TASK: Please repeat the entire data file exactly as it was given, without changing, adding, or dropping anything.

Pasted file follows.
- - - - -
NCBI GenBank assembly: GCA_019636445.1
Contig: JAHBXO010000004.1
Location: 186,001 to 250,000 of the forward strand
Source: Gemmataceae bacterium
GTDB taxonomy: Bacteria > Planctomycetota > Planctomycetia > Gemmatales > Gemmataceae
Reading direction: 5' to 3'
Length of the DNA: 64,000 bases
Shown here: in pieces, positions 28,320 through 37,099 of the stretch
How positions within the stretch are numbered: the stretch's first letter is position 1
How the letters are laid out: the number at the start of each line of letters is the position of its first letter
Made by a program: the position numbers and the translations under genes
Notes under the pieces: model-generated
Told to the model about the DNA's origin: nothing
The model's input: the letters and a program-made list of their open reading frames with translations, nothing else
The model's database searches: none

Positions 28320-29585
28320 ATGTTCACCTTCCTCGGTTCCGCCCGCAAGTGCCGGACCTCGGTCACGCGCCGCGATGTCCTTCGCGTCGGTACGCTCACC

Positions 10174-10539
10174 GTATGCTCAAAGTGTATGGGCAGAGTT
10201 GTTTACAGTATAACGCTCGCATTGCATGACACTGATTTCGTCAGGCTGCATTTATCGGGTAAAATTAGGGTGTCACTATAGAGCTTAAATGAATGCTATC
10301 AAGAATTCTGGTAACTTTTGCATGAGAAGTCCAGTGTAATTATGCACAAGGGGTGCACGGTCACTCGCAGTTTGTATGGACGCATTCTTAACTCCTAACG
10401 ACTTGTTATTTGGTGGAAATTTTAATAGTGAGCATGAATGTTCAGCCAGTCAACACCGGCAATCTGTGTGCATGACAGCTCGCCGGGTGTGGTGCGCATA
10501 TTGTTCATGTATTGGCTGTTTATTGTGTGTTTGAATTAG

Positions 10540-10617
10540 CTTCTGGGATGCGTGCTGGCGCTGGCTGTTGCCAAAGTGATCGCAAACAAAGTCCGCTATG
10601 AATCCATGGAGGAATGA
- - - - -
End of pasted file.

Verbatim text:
NCBI GenBank assembly: GCA_019636445.1
Contig: JAHBXO010000004.1
Location: 186,001 to 250,000 of the forward strand
Source: Gemmataceae bacterium
GTDB taxonomy: Bacteria > Planctomycetota > Planctomycetia > Gemmatales > Gemmataceae
Reading direction: 5' to 3'
Length of the DNA: 64,000 bases
Shown here: in pieces, positions 28,320 through 37,099 of the stretch
How positions within the stretch are numbered: the stretch's first letter is position 1
How the letters are laid out: the number at the start of each line of letters is the position of its first letter
Made by a program: the position numbers and the translations under genes
Notes under the pieces: model-generated
Told to the model about the DNA's origin: nothing
The model's input: the letters and a program-made list of their open reading frames with translations, nothing else
The model's database searches: none

Positions 28320-29585
28320 ATGTTCACCTTCCTCGGTTCCGCCCGCAAGTGCCGGACCTCGGTCACGCGCCGCGATGTCCTTCGCGTCGGTACGCTCACC

Positions 10174-10539
10174 GTATGCTCAAAGTGTATGGGCAGAGTT
10201 GTTTACAGTATAACGCTCGCATTGCATGACACTGATTTCGTCAGGCTGCATTTATCGGGTAAAATTAGGGTGTCACTATAGAGCTTAAATGAATGCTATC
10301 AAGAATTCTGGTAACTTTTGCATGAGAAGTCCAGTGTAATTATGCACAAGGGGTGCACGGTCACTCGCAGTTTGTATGGACGCATTCTTAACTCCTAACG
10401 ACTTGTTATTTGGTGGAAATTTTAATAGTGAGCATGAATGTTCAGCCAGTCAACACCGGCAATCTGTGTGCATGACAGCTCGCCGGGTGTGGTGCGCATA
10501 TTGTTCATGTATTGGCTGTTTATTGTGTGTTTGAATTAG

Positions 10540-10617
10540 CTTCTGGGATGCGTGCTGGCGCTGGCTGTTGCCAAAGTGATCGCAAACAAAGTCCGCTATG
10601 AATCCATGGAGGAATGA